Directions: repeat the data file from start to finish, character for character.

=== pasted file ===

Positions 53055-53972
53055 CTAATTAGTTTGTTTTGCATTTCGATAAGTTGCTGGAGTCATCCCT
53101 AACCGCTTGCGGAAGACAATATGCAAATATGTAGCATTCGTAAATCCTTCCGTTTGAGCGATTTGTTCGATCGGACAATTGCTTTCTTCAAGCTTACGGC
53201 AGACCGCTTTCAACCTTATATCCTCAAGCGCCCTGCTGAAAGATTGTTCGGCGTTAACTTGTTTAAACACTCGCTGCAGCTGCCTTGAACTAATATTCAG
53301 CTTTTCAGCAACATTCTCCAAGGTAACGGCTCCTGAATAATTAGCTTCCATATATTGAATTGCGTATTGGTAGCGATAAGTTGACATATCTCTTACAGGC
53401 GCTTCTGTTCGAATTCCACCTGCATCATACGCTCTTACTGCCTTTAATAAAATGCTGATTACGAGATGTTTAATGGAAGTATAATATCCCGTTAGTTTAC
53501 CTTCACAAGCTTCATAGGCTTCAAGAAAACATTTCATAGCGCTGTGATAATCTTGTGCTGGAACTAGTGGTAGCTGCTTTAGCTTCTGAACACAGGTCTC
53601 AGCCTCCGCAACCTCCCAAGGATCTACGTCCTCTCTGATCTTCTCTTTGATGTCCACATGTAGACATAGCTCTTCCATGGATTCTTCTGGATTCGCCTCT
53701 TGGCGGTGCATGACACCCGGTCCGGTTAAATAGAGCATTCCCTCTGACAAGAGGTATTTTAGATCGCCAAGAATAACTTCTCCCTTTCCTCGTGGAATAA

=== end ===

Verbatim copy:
Positions 53055-53972
53055 CTAATTAGTTTGTTTTGCATTTCGATAAGTTGCTGGAGTCATCCCT
53101 AACCGCTTGCGGAAGACAATATGCAAATATGTAGCATTCGTAAATCCTTCCGTTTGAGCGATTTGTTCGATCGGACAATTGCTTTCTTCAAGCTTACGGC
53201 AGACCGCTTTCAACCTTATATCCTCAAGCGCCCTGCTGAAAGATTGTTCGGCGTTAACTTGTTTAAACACTCGCTGCAGCTGCCTTGAACTAATATTCAG
53301 CTTTTCAGCAACATTCTCCAAGGTAACGGCTCCTGAATAATTAGCTTCCATATATTGAATTGCGTATTGGTAGCGATAAGTTGACATATCTCTTACAGGC
53401 GCTTCTGTTCGAATTCCACCTGCATCATACGCTCTTACTGCCTTTAATAAAATGCTGATTACGAGATGTTTAATGGAAGTATAATATCCCGTTAGTTTAC
53501 CTTCACAAGCTTCATAGGCTTCAAGAAAACATTTCATAGCGCTGTGATAATCTTGTGCTGGAACTAGTGGTAGCTGCTTTAGCTTCTGAACACAGGTCTC
53601 AGCCTCCGCAACCTCCCAAGGATCTACGTCCTCTCTGATCTTCTCTTTGATGTCCACATGTAGACATAGCTCTTCCATGGATTCTTCTGGATTCGCCTCT
53701 TGGCGGTGCATGACACCCGGTCCGGTTAAATAGAGCATTCCCTCTGACAAGAGGTATTTTAGATCGCCAAGAATAACTTCTCCCTTTCCTCGTGGAATAA